I read the first pages of This Is Happy, Camilla Gibb’s first memoir, on the edge of Guelph Lake with a folk festival buzzing behind me. It was the final weekend of July, and I’d snuck away from the chaos: The sweaty bodies fighting for shade, the dancing women in flowing skirts, the line-up for overpriced beer. I found an hour of solitude as the sun began to set and hipster parents called their little ones back toward shore.
This is happy, I thought to myself.
“We come to know ourselves only through stories,” writes Gibb on one of these early pages. “We listen to the stories of others, we inherit the stories of those who came before, and we make sense of our own experiences by constructing a narrative that holds them, and holds us, together.” This Is Happy isn’t Camilla Gibb’s story. It’s her many stories, and don’t let the title fool you. Together they build a far from happy tale.
Divided in four parts — incubate, hatch, roost, and flight — This Is Happy begins where many memoirs do, at the beginning. Gibb’s rocky childhood, marred by her parents’ divorce and her father’s cruel outbursts, sets the scene. In these early days, we see a character struggling to belong, a theme that follows Gibb into an adulthood plagued by restlessness, illness, and profound heartbreak.
Amidst the often excruciating unhappiness found between the covers of This Is Happy, there is a light — a light so pure and fragile that Gibb calls it her egg. Her egg, a daughter, is born just months after Anna, with whom Gibb shared a “thorough, pure, unassailable” love, leaves suddenly, a loss that threatens to destroy Gibb at a time when someone so “pure and innocent and uncontaminated” is waiting to be born.
While the egg brings Gibb a light, it doesn’t cure the sadness that lives inside her, but it does give her a reason to survive. Around the egg, Gibb builds the family she never had with the help of Tita, the nanny, Micah, her drug-addicted brother, and her friend Miles, a “lonely gay.” The egg is at the heart of this chosen family that exists to protect her in the months that follow her birth.
“How do you protect a child from heartbreak? All I know is that the egg wants to be held all the time, and perhaps if I hold her all the time she will know that she is loved in such a fundamental and profound way that when her heart is broken as an adult, she will not fall apart, will know she is still loved and lovable.”This Is Happy is a stunning memoir shaped by overwhelming highs and excruciating lows. It explores the commonalities all our life stories share: fantasies, failures, losses, and loves. It’s a memoir about finding light in a world that, for some, seems nothing but dark. As a reader, I couldn’t help but feel protective of Gibb, precarious and fragile, as she bears her grief, especially after her relationship ends.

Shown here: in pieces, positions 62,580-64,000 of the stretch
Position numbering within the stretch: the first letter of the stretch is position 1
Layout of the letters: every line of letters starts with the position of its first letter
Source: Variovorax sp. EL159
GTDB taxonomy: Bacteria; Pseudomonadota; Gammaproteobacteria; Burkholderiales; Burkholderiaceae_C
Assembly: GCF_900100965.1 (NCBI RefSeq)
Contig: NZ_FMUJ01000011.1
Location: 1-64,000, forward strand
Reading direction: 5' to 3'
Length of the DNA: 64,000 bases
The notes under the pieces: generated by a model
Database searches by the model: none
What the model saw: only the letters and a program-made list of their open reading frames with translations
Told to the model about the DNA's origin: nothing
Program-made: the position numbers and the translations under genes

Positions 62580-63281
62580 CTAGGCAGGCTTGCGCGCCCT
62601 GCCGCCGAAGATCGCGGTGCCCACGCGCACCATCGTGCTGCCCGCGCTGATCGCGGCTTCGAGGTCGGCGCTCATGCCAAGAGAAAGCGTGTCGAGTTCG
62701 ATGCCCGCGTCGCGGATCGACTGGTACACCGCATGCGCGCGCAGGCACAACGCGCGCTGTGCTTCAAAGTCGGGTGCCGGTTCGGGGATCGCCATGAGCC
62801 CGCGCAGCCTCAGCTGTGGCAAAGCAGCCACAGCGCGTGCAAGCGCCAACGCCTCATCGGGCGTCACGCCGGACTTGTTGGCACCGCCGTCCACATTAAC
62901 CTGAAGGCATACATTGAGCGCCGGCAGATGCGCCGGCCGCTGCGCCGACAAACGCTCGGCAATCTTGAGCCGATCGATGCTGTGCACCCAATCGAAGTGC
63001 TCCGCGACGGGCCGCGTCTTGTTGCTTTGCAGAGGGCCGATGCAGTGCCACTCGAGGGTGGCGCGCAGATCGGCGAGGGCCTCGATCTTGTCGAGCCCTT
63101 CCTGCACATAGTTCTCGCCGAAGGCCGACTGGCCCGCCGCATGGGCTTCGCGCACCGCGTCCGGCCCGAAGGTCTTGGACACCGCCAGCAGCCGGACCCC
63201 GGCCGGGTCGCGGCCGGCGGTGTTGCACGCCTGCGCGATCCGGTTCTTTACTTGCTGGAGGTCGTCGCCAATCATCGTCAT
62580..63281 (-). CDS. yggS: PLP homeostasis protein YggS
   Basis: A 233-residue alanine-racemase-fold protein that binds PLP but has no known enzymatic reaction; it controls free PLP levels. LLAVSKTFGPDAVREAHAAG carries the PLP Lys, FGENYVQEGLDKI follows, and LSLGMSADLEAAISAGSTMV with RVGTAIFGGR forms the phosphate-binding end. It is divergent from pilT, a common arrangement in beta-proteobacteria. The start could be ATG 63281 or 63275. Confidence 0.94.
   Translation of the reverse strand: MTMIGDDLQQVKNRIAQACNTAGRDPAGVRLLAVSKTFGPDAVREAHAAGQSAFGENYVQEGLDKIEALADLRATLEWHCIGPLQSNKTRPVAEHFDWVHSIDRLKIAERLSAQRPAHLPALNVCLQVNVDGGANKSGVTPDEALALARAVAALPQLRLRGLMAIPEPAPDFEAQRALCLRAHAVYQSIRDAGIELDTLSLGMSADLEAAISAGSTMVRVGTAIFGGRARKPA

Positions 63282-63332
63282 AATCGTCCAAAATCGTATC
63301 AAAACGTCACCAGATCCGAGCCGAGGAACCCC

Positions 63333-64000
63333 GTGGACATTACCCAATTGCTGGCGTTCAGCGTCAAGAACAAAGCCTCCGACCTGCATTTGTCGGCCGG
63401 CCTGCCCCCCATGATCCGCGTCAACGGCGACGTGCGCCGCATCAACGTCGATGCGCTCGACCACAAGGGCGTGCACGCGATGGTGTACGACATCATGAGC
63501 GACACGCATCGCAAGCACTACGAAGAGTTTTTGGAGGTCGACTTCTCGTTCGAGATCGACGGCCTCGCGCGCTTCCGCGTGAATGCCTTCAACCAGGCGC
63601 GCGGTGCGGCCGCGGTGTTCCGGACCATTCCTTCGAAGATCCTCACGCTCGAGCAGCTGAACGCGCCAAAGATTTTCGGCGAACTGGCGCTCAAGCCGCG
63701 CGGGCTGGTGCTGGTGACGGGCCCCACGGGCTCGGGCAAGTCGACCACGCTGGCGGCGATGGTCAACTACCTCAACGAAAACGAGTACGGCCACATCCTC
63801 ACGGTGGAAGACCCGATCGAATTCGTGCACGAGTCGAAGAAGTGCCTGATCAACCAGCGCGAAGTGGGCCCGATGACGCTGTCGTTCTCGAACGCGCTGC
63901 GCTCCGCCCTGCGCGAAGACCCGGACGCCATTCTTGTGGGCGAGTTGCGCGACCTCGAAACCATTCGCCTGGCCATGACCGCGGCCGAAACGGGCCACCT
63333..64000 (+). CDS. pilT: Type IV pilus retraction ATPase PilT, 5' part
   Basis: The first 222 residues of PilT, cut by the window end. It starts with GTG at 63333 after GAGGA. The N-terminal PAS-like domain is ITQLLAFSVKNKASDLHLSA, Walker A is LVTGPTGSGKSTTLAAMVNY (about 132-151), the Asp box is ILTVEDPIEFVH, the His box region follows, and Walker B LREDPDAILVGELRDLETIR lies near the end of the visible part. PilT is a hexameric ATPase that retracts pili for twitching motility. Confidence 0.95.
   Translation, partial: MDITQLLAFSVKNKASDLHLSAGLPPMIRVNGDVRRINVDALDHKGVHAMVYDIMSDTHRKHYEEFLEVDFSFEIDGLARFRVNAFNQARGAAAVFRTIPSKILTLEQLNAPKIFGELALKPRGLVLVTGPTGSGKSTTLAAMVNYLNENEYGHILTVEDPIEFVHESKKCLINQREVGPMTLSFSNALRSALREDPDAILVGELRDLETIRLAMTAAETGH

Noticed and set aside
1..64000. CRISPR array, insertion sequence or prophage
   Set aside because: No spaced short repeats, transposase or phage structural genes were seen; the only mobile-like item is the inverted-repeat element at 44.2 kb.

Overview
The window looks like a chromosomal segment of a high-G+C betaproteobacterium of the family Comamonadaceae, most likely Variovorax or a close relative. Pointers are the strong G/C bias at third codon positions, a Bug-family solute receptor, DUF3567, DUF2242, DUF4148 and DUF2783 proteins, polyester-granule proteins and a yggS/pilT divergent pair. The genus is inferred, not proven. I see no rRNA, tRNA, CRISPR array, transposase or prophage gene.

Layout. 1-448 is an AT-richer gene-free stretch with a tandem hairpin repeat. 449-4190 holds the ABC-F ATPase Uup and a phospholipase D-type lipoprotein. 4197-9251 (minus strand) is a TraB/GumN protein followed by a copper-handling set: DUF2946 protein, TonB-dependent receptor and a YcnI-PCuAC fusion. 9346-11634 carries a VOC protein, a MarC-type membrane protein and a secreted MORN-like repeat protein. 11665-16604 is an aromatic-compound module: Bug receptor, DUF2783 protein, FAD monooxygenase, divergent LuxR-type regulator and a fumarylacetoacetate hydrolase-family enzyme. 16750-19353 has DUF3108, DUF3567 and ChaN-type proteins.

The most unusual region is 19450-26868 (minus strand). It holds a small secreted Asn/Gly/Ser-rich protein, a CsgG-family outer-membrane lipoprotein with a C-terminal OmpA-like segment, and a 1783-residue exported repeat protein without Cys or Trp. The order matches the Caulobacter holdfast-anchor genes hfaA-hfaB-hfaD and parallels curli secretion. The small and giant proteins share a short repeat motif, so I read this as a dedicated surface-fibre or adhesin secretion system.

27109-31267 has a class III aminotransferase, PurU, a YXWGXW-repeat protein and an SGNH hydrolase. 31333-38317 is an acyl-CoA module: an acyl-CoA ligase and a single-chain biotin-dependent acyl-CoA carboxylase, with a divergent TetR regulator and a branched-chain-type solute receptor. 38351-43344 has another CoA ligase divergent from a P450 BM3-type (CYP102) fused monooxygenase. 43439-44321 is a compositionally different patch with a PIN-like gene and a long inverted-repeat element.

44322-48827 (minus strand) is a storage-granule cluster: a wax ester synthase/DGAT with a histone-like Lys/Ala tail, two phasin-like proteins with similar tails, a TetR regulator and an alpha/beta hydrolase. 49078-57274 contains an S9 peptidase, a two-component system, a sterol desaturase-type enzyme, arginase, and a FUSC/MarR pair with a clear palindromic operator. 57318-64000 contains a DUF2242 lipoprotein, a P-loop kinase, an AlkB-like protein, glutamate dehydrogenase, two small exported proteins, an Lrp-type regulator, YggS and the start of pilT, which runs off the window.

“Grief is the overwhelming result of so many compounded losses that it is impossible to process as a whole. So you don’t. You spend a thousand hours in therapy talking about the thousand things that hurt, one by one, in excruciating detail. That mass of grief holds the loss of the person you loved, the idea of them, the person you were with them, the life you shared, the friends and community and extended family you shared, the idea of who you were together — it challenges the very idea of your life and yourself.This quotation-heavy review should act as evidence that I loved this book. I loved it in a way I haven’t loved a memoir since I read Patti Smith’s Just Kids, my enduring answer to the question: “What’s your favourite book?” I found myself jotting passages from This Is Happy and sharing them with others. This is one of those books you want to tell the world about.
So often, memoirs are steeped in nostalgia, but This Is Happy looks instead toward a brighter future. It may in many ways be a memoir about new parenthood, but it’s about so much more. Ultimately, it’s about the need we all have within us to find a place to belong.